But I should probably note the good stuff here, of which there is quite a lot. Radiohead never really had a strong force behind them; but they used that lighter touch to make songs with real emotion. And they're well calculated too; this is about as far away you can get from the spontaneous anger of punk. Yet the beauty of all the Radiohead stuff of this era is that there's a care-free feeling to it; it was the 90s and the slacker generation was still in it's element. The lyrics, even in their angst, feel universal here. They're not for select fans or for "emo's" they're for everyone to wallow in. If the angst of the noughties (and noughties Radiohead) is introspective; only to be heard through headphones in blacked out rooms, then the angst they summoned in the 90s (along with Nirvana and Alice in Chains) was made to be yelled to stadiums full of fans suffering in the exact same way. Call the bands from this era depressing if you like, but if you've ever felt like shit (and were man enough to admit it) then there is a comfort here, a comfort in listening to loud energetic music that deals with problems that don't at all feel loud or energetic. Were Radiohead the best at this? To me they weren't, they seemed a bit too downbeat to appeal to someone downbeat, but they're lyrics were smart and relatable and they made a sound that still hasn't been imitated or ripped-off, and for that they deserve praise.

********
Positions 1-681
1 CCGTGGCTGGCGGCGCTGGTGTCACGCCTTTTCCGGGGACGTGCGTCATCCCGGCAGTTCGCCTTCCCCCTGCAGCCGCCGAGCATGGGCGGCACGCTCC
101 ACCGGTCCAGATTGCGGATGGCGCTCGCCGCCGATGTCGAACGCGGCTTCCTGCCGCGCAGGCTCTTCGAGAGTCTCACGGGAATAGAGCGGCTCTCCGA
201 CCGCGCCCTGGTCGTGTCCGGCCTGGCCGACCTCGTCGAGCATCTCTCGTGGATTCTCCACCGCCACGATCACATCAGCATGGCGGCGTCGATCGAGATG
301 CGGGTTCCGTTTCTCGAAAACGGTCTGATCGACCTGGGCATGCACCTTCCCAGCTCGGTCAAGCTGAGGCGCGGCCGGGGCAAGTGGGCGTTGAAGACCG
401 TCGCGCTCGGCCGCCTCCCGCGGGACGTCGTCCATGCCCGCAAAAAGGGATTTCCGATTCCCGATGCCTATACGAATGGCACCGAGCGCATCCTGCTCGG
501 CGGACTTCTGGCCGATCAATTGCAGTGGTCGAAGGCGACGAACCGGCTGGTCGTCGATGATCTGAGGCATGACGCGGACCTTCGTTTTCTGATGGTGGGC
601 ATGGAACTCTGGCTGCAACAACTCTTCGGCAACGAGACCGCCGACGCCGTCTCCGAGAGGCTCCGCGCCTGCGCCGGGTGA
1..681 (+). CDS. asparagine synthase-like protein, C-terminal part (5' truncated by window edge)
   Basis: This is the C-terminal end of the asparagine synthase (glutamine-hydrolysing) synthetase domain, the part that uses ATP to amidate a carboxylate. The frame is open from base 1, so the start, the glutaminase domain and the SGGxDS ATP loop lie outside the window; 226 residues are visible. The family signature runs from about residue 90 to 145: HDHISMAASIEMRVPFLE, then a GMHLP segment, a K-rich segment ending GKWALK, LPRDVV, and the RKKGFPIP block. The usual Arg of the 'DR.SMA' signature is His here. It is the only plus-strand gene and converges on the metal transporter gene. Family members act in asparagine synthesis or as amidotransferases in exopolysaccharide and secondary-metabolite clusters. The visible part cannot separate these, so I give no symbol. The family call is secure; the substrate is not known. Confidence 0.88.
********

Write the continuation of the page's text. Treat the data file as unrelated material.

ACT II: PARANOID ANDROIDS (THE 00s)
Fast forward; the year is 2000. Radiohead has just released they're fourth album (and the last one that would be any good) Kid A. It's not like this one is underrated or forgotten about; December 2009 and the endless swarm of best-of-decade listings that poured out of every publication that had ever even had the word "music" muttered around their offices showed that out of all albums released in the prior 10 years, it was one released only a few months into the new-millennium that was the best. It featured in almost every one of these lists, usually at the very top.
The best song on the disc was In Limbo, another hugely optimistic celebration of modern society that shows all that was reaching a high in the band at that point; and how it was about to fall apart. In Limbo starts with a slow, techno-sounding drum beat before hitting you with a wall of sounds. It implants a huge image in my head; I imagine walking through the digital mountains on that album's cover with spaceships and aliens floating around me. Yorke sings "I'm lost at sea" and that sums up the sea of possibility at Radiohead's fingertips at the time. The rest of that album is pretty great too; the same way The Bends took Pablo Honey's indie rock and expanded it with bigger ideas and a more lively professional sound, so too does Kid A take the studio experimentation and millennium angst of OK Computer and ride it too it's natural conclusion. In Limbo and most of the tracks on here have a heavy influence of studio technology; which ends up with Idioteque, a horrifically soulless song that lacks any band members actually playing instruments on it. Although like all things Radiohead since, this song has for one reason or another come to be treated as an innovative classic.
|See; a land of possibility|